Well, that’s it for now. I hope that you have found these updates interesting, and do take a look at the links I have listed below – they will tell you so much more. I actually feel a whole lot better, having written this, than I did after my recent rant on our precious Caribbean Sea. Work is being done, and I like to think – and hope – that awareness is growing. But let us inform ourselves more; know that our actions on land as well as at sea impact the ocean directly; teach others; and take action, wherever and whenever we can. Ending with a beautiful quote from Christopher Paolini (author of “Eragon”) – which is how I think I feel:

“The sea is emotion incarnate. It loves, hates, and weeps. It defies all attempts to capture it with words and rejects all shackles. No matter what you say about it, there is always that which you can’t.”

Scientists study elk horn coral in the Bahamas
Scientists study elkhorn coral in the Bahamas (Photo: NASA Ames Research Center)
Navassa Island shoreline
Navassa Island’s rugged shoreline.
Melon-headed whale breaching
Melon-headed whales are also called “blackfish” and are often found in large groups.
Bluefields, Jamaica
Bluefields, Jamaica…So blue…
Hawksbill turtle, Bluefields, Jamaica
Hawksbill turtle which had just laid its eggs in Bluefields recently.





http://wwf.panda.org/what_we_do/endangered_species/marine_turtles/leatherback_turtle/ (Endangered Species: Leatherback Turtle from the World Wildlife Fund)

http://www.ticotimes.net/Current-Edition/Top-Story/Losing-the-leatherback_Friday-June-29-2012 (Losing the Leatherback: from the Tico Times of Costa Rica)

http://communities.washingtontimes.com/neighborhood/world-view/2012/jun/11/tourism-peace-corp-working-together-make-differenc/ (Tourism and U.S. Peace Corps working together to make a difference in Bluefields Bay, Jamaica: from Washington Times)

http://www.bluefieldsvillas.com/ (Bluefields Bay Jamaican Seaside Villas)


http://www.devsur.com/suriname-no-longer-backs-whaling/2012/07/12/  (Suriname no longer backs whaling)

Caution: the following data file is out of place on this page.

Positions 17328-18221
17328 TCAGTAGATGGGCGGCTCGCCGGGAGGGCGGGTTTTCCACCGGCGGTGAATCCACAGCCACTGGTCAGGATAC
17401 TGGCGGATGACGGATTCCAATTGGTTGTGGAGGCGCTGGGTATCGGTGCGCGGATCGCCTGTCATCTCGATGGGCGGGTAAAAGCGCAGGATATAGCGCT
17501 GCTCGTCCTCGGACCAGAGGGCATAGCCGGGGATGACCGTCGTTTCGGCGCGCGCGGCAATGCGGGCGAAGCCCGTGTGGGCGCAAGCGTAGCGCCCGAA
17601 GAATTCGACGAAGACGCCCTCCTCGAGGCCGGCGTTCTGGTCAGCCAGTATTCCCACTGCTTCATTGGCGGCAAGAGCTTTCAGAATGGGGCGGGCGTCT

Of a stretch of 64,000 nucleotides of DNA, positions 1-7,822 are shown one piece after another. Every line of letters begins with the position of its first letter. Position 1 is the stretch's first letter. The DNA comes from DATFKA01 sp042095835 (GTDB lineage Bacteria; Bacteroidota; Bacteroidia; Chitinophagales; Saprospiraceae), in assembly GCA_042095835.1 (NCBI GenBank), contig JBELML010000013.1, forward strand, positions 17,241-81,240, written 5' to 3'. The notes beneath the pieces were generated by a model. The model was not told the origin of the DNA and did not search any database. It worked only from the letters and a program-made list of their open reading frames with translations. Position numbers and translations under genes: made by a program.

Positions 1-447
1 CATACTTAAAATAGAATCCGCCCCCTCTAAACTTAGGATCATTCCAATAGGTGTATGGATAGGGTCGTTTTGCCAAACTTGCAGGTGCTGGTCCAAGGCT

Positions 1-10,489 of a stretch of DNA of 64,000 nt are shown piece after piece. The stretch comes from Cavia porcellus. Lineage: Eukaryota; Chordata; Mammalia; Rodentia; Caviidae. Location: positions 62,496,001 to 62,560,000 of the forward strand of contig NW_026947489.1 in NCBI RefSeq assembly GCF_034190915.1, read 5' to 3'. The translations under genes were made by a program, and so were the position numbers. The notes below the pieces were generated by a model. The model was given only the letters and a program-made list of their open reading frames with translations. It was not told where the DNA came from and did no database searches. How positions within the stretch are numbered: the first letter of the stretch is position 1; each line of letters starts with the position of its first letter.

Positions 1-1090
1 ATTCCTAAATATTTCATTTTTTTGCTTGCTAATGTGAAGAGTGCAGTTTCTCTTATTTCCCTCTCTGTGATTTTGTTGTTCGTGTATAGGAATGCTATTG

http://www.caribbean360.com/index.php/news/596471.html?utm_source=Caribbean360+Newsletters&utm_campaign=fee95c98f0-Vol_7_Issue_77_News7_16_2012&utm_medium=email#axzz20oN5qgsB  (Tourism trumps whaling in Suriname)

http://repeatingislands.com/2012/06/26/caribbean-regional-fisheries-mechanism-discusses-action-on-lionfish-and-sargassum-seaweed/ (Caribbean Regional Fisheries Mechanism discusses action on Lionfish and Sargassum Seaweed)

http://www.globalreefexpedition.org/ (Global Reef Expedition, funded by the Khaled bin Sultan Living Oceans Foundation)

http://www.ipsnews.net/2012/02/caribbean-hit-hard-by-sargassum-seaweed-invasion-2/ (Caribbean hit hard by Sargassum Seaweed invasion)

http://www.nmfs.noaa.gov/pr/species/invertebrates/queenconch.htm (Queen Conch: NOAA Fisheries Office of Protected Resources)

http://www.caricom-fisheries.com/ (Caribbean Regional Fisheries Mechanism website)


http://repeatingislands.com/2012/07/13/navassa-strangest-island-in-the-caribbean-may-be-a-sanctuary-for-critically-endangered-elkhorn-coral/ (Navassa Island may be a sanctuary for critically endangered elk horn coral)

http://www.nasa.gov/vision/earth/livingthings/AGU_coral_reef_health.html (NASA to measure coral reef health with airplane sensors)


6 thoughts on “A Softer Blue…the Caribbean Sea

  1. CARICOM should give this matter a high priority. They are not doing enough to solve the environmental problems. They need to invest more in ecotourism and promote it.


    1. Dear Melanie: Thanks so much for your comments. I just wrote this post after an earlier one that focused on several events and situations. These seemed to prove to me that we are just being very careless with our precious marine environment that we all depend on so much in the Caribbean. I am not sure whether CARICOM has an environmental committee that looks at these issues. I know that efforts are being made in some areas, so I wanted to highlight those in this post. But as you say – ecotourism is so important. Guyana, Belize and one or two others are trying to develop it. But it needs full governmental/regional backing… Thanks again for your contribution.


    1. No – it never really is – there are some dedicated people and groups out there who do great work. Sometimes, though, the negatives are overwhelming. A lot of the environmental problems are simply due to ignorance and carelessness…


  2. I must say I think we need to find a way to accelerate the programme to encourage fishing of the lionfish. I’m lucky enough to have someone who goes spear fishing from time to time (the government allows spearfishing of lionfish) and they are really delicious!


    1. I agree. I am actually not quite sure where that program is going, or what success it has had. Perhaps you could enquire on your program one day. Ingrid Parchment and C-CAM did start getting the word out, but I think we need to be much more aggressive in our approach and just get rid of the things! I’ve never tasted it yet!